Dear Lifehacker, I’m going home for Christmas, and my parents have a very poor connection. Do you have any tips for getting my work done effectively when everything’s moving slower than molasses? Thanks, Cumbersome Connection
Dear Cumbersome Connection,
There are quite a few strategies you can use here. Depending on your parents’ location, taking along your own prepaid mobile broadband could be an effective solution, but even that won’t be reliably fast all the time. If that’s not an option, implement the tweaks we discuss below.
Separate Your Internet-Heavy Work And Postpone It
Before you start making tweaks to your browser and computer, it’s a good idea to take stock of what work you have and separate it into two categories. GigaOM explains:
Divide your tasks into bandwidth-heavy and bandwidth-light. Evaluate your routine web tasks and see which ones you can do with a slow connection, and which ones require a faster, more reliable one.
This is particularly useful if you know you’re going to be stuck on a slow connection. If you have some internet-heavy tasks that can’t wait, you should delegate them to someone else if you can.
Tweak Your Browser For Low-Speed Connections
Chances are, your browser isn’t exactly primed for slow internet speeds. So, we recommend grabbing a second browser that you can tweak to work better with slow connections. Opera is an excellent choice, since it offers a Turbo Mode that optimises the web for faster loading. In any browser there are a number of tweaks you can make to speed up your browser, including:
- Blocking ads, Flash, and other scripts
- Enlarging the cache
- Disabling images
- …and more, as described in our guide to setting up a secondary browser
With these tweaks in place, you should find things run a little smoother and you won’t be stuck waiting for pages quite as long.
Use Mobile Or Other Low-Footprint Sites
Many web sites contain content that’s fine on a normal connection, but work poorly on slower connections. Fortunately, some of them have alternatives in place. Gmail, for instance, has a handy HTML version that you can use to cut down on the crap when you need to get into your email quicker. You can also see if a specific site has a mobile version, designed for smartphones . Many mobile sites will only load if you’re actually on a mobile device, though, so you’ll want to change your browser’s user agent to make sites recognise you as a smartphone.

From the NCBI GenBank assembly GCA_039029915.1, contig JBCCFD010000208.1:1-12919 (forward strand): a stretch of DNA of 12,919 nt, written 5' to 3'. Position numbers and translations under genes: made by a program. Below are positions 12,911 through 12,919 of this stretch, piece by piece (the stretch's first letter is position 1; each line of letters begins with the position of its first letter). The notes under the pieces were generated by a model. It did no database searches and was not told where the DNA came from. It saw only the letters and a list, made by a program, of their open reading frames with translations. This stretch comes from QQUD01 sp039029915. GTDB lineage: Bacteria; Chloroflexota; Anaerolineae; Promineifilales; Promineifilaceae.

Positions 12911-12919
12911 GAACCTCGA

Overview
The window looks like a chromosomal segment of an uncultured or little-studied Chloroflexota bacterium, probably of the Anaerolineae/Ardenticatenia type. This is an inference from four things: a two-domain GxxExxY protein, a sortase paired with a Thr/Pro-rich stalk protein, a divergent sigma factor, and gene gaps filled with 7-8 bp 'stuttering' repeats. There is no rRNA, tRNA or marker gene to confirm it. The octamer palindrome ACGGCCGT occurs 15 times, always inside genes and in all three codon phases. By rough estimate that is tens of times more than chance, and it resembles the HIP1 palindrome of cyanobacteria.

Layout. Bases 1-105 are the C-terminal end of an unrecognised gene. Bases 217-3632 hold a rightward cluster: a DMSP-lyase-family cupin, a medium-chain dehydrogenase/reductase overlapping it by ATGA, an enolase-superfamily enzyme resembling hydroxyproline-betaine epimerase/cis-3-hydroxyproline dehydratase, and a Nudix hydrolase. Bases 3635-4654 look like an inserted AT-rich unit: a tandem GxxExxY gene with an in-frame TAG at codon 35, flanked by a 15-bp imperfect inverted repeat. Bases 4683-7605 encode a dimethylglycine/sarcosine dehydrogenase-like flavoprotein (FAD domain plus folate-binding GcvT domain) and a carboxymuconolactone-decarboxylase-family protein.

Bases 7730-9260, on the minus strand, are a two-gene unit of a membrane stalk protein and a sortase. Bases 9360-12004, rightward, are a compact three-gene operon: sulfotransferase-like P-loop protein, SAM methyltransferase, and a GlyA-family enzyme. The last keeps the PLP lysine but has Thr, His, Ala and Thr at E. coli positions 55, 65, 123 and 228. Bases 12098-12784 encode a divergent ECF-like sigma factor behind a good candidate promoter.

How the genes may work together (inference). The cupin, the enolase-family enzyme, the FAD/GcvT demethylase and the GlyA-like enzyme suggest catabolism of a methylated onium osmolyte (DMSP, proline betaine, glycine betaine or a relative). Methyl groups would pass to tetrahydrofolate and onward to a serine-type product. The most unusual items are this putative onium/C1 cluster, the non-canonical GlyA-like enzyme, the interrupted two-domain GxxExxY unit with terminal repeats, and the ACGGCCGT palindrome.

Work Outside Your Browser Whenever Possible
The more you stay in your browser, the longer you’ll be waiting for pages to load. Travel web site Gadling recommends transferring as much of that work outside your browser as possible. For example, if you write on a blog or do any work in Google Docs, transfer that to a desktop app such as Microsoft Office or LibreOffice. More simply, you can compose an email in Notepad while you wait for it to load — don’t waste any time watching a progress bar when you could be doing something else.
When you do have to work in your browser, try not to put too much stress on it. Open one tab at a time, so you aren’t trying to load a lot of pages at once (that will take them longer, and you can only read one at a time). Close tabs you aren’t using, as they can often take up bandwidth even if you aren’t looking at them.
Turn Off Bandwitdth-Sucking Background Apps
With all the focus on your browser, you may forget that other apps such as Dropbox might be taking up precious bandwidth in the background. Close any and all of those you don’t need to do your work, or put them into offline mode so they aren’t constantly checking if they need to sync. Some apps may require some foresight for this to work: Notational Velocity and ResophNotes will work fine without a connection, for example, but Evernote will require you to go into its settings and download your notebooks before it will work in offline mode.
We’re looking forward to the expansion of the National Broadband Network (NBN), which will eliminate the need for a lot of these strategies. Until then, we hope this helps!
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